ideologies on the global stage. The 1934 World Cup, hosted and won by Italy, was used by Il
Duce to showcase fascism, while two years later, the Berlin Olympics attempted to reassert
Aryan superiority.”

Edgar Chaparro/Unsplash

When asked if he thinks that football could potentially lead to any future conflicts between states Webber says:
—“It is often argued that the now infamous riot at Dinamo Zagreb’s Maksimir Stadium on 13
May 1990 sparked Croatia’s war of independence. This is, however, a myth. It was, in fact, a
fragile, multi-ethnic polity, fractured with deep historical divisions, that triggered the violence which would lead to the bloody conflicts that fuelled the disintegration of the former Yugoslavia. That, however, is not to say that football did not play a part in amplifying these tensions or provide a vehicle through which these identities and divisions could be manifested and displayed. Other examples abound of simmering tensions between states and political entities being played out on the football field. Clubs from Russia and Ukraine cannot, for instance, play each other due to the unfolding crisis between the two nations. Despite being located in the Middle East, Israel plays its qualification matches against European countries. The Arab-Israeli conflict, and subsequent Arab League boycott of Israel, mean that several Islamic nations refuse to play Israel.”

He continues:
— “Given these examples, there is certainly the possibility for football to spark a conflict
between two or more states. The reality, however, is that it is long standing grievances rather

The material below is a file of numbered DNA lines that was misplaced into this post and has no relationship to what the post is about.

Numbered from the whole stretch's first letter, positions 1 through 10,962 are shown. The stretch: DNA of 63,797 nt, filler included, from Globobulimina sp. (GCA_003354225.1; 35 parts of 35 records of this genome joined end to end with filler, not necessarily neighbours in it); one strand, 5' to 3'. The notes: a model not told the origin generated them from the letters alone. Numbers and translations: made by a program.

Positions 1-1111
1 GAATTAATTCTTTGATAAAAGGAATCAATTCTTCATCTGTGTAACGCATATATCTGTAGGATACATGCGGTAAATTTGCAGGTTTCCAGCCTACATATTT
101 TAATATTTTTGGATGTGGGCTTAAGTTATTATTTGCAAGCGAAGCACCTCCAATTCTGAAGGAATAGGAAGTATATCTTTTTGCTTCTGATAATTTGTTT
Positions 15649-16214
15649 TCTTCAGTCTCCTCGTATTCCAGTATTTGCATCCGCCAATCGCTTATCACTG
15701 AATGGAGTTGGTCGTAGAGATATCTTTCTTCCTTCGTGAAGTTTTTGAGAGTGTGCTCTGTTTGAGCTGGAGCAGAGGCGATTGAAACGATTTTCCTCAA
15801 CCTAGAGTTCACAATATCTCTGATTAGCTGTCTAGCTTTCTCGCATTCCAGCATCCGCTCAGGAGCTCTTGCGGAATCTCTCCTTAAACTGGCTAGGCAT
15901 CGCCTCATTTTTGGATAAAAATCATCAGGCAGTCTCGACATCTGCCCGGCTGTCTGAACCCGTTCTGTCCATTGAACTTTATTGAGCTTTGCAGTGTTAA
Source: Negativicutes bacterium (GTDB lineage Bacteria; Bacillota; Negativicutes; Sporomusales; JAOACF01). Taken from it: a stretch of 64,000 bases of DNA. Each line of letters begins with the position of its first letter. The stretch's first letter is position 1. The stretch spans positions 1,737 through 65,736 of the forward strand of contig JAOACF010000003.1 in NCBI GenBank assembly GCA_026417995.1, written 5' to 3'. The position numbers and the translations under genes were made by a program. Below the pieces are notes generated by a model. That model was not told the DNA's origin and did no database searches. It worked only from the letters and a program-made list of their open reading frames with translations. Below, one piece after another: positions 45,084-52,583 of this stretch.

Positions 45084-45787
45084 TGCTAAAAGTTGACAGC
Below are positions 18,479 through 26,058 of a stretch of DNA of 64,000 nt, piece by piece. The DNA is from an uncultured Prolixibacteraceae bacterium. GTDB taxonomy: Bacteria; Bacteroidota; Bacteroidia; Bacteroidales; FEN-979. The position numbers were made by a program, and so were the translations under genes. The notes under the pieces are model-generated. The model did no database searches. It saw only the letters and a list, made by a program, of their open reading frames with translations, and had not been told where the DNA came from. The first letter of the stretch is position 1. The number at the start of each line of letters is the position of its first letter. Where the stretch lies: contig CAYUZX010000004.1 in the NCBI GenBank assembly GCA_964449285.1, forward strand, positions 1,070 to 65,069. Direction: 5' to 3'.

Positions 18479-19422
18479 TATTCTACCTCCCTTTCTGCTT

than football matches themselves that will be the real cause for these wars. These examples,
however, underline my earlier point that football itself remains a reflection and a product of
the society in which it is played. In highly divided societies and contexts, football becomes a
particularly contested terrain. It provides the stage for the symbols, meanings, and identities
constructed by these ‘imagined communities’ to be performed and enacted, and as such offers
the possibility for political conflict, revolution and, sometimes, even redemption.”

The Perspective also spoke with Thomas Bodström, Former Minister of Justice and former right-defender in the Swedish national league, who also thinks that sports can be political. He sees sports as a tool for states to express politics and emphasises that football could not only potentially lead to conflicts but also to further democratisation of the world. He thinks that:
— “Politics can be enacted through sports since world leaders can draw benefit from their country succeeding in different sporting events and competitions.”

Usually, we do not associate watching football with engaging in a political activity. Sports are instead traditionally perceived as entertainment for the larger masses. But, as David Webber and Thomas Bodström underline football also often has political implications. Further, within the larger masses, patriotic sentiments and thoughts grow through sports which politicises it. Losing can enhance irritation or dislike towards other groups and, like in the case of El Salvador and Honduras, winning or losing can be a matter of life and death. While the apolitical facade of sports reflects that it is mainly a game between nations, the core of sports reveals that it is so much more.

Giorgio Trovato/Unsplash

Karolina Boyoli